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The Research Literature database was created and funded by the Florida Wildflower Foundation. Use the search features below to find scientific articles on native wildflowers that are commercially available or used in restoration projects.
Sequential decline in allocation among flowers within inflorescences: Proximate mechanisms and adaptive significance
Author(s): A. Kliber and C. G. Eckert
Article Topic(s): Seed increase,Seed collecting
Research Setting(s): Greenhouse
Species Referenced: Aquilegia canadensis (Eastern red columbine),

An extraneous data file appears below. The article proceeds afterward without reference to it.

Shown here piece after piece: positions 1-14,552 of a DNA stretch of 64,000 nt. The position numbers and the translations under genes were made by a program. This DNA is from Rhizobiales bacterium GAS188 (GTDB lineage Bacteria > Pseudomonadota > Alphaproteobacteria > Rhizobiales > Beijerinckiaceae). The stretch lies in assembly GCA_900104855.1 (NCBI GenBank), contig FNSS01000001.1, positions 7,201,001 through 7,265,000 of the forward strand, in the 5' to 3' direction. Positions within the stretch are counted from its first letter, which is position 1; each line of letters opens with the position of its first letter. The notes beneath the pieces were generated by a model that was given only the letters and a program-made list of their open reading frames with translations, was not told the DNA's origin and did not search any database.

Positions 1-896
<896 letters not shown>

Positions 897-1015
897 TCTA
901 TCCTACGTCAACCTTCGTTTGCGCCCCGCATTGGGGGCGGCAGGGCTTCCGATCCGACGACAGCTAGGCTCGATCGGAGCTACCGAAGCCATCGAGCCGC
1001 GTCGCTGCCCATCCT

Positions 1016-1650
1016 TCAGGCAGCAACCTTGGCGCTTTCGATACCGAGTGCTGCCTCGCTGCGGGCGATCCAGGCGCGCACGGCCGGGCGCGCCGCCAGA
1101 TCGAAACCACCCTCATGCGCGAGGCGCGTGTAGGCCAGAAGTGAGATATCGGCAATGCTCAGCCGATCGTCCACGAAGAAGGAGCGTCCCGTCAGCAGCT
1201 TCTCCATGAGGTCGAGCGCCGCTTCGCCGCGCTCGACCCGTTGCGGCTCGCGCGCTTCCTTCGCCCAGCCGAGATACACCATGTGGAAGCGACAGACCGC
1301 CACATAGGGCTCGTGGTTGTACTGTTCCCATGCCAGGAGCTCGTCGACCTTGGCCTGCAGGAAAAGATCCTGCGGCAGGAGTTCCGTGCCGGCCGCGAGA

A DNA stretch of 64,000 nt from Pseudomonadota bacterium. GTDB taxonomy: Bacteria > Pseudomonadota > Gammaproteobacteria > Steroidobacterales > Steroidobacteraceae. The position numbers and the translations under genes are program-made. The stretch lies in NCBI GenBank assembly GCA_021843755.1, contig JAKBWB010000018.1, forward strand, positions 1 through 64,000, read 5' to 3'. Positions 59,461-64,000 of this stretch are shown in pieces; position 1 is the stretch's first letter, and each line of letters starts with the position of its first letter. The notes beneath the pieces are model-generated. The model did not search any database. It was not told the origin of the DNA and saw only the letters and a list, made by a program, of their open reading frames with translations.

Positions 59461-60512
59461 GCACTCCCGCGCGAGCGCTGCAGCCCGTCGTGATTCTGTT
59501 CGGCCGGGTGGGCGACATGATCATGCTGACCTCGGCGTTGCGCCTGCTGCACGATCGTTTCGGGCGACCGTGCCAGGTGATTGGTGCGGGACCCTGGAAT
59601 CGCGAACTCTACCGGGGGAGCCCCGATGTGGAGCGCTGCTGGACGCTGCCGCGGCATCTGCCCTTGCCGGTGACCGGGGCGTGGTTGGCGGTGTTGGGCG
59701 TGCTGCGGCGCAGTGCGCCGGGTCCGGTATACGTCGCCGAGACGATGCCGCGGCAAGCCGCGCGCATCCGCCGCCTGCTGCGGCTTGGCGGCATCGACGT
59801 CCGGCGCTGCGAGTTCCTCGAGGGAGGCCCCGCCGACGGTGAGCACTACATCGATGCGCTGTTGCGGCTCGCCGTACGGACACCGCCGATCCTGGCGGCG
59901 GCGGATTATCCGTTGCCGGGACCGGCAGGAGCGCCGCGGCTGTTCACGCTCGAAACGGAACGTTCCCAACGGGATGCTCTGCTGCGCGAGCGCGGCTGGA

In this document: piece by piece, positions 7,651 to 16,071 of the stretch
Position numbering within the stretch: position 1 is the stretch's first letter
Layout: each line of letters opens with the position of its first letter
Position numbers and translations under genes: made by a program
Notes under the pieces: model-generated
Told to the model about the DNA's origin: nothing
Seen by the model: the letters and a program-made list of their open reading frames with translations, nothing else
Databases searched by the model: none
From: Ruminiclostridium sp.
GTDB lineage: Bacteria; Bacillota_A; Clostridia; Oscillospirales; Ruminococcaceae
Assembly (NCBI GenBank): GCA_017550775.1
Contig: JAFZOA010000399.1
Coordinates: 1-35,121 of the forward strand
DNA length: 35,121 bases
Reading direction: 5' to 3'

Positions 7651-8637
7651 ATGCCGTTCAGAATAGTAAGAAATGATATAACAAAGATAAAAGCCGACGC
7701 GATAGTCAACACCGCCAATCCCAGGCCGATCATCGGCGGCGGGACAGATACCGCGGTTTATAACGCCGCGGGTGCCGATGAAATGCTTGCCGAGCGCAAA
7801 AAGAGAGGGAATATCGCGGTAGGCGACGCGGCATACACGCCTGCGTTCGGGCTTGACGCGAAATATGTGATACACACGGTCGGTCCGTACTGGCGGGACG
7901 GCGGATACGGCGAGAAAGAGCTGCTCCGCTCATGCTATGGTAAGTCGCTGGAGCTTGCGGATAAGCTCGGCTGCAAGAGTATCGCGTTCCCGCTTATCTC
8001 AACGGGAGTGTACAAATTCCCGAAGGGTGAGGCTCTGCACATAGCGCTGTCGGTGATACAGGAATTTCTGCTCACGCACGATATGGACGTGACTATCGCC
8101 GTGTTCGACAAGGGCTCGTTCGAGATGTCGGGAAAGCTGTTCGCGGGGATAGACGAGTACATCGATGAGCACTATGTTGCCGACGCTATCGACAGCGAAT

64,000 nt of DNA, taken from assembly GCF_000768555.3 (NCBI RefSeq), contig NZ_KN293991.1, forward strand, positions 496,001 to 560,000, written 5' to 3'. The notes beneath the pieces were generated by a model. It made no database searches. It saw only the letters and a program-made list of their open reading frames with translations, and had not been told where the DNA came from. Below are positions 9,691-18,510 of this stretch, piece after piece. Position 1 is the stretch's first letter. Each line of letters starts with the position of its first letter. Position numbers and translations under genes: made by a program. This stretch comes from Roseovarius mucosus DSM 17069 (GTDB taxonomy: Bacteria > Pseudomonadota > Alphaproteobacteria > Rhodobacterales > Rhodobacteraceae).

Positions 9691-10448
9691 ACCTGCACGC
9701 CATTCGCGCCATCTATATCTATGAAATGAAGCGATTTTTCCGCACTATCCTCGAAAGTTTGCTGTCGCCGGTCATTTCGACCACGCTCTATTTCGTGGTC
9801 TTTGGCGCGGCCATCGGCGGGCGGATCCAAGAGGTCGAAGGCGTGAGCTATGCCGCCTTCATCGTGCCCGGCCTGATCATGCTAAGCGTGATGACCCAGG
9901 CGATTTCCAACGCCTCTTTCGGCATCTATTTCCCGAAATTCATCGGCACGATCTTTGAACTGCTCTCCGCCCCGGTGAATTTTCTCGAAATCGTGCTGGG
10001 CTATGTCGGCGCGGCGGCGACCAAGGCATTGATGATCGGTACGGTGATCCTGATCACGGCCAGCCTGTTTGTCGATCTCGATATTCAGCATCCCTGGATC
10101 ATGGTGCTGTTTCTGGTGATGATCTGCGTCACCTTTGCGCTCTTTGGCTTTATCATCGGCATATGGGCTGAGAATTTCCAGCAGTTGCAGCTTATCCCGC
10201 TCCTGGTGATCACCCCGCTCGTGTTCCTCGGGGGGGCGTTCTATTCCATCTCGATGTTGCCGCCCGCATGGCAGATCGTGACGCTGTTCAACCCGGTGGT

AbstractExamines the mechanisms and effects of declining resource allocation in Aquilegia canadensis flowers over a period of time. Architectural effects resulted in a small decline in ovule and pollen production with flower sequence. Competition for resources among flowers resulted in a stronger decline in fruit set and numbers of seeds per fruit. Defoliating plants greatly reduced fruit set and seeds per fruit, while experimentally adding resources to during early flowering resulted in increased seed production of later flowers. Higher allocation to early flowers may be a response to herbivory, which affects later flowers more than early flowers.
Suggested CitationA. Kliber and C. G. Eckert. "Sequential decline in allocation among flowers within inflorescences: Proximate mechanisms and adaptive significance." Ecology 85.6 (2004): 1675-1687.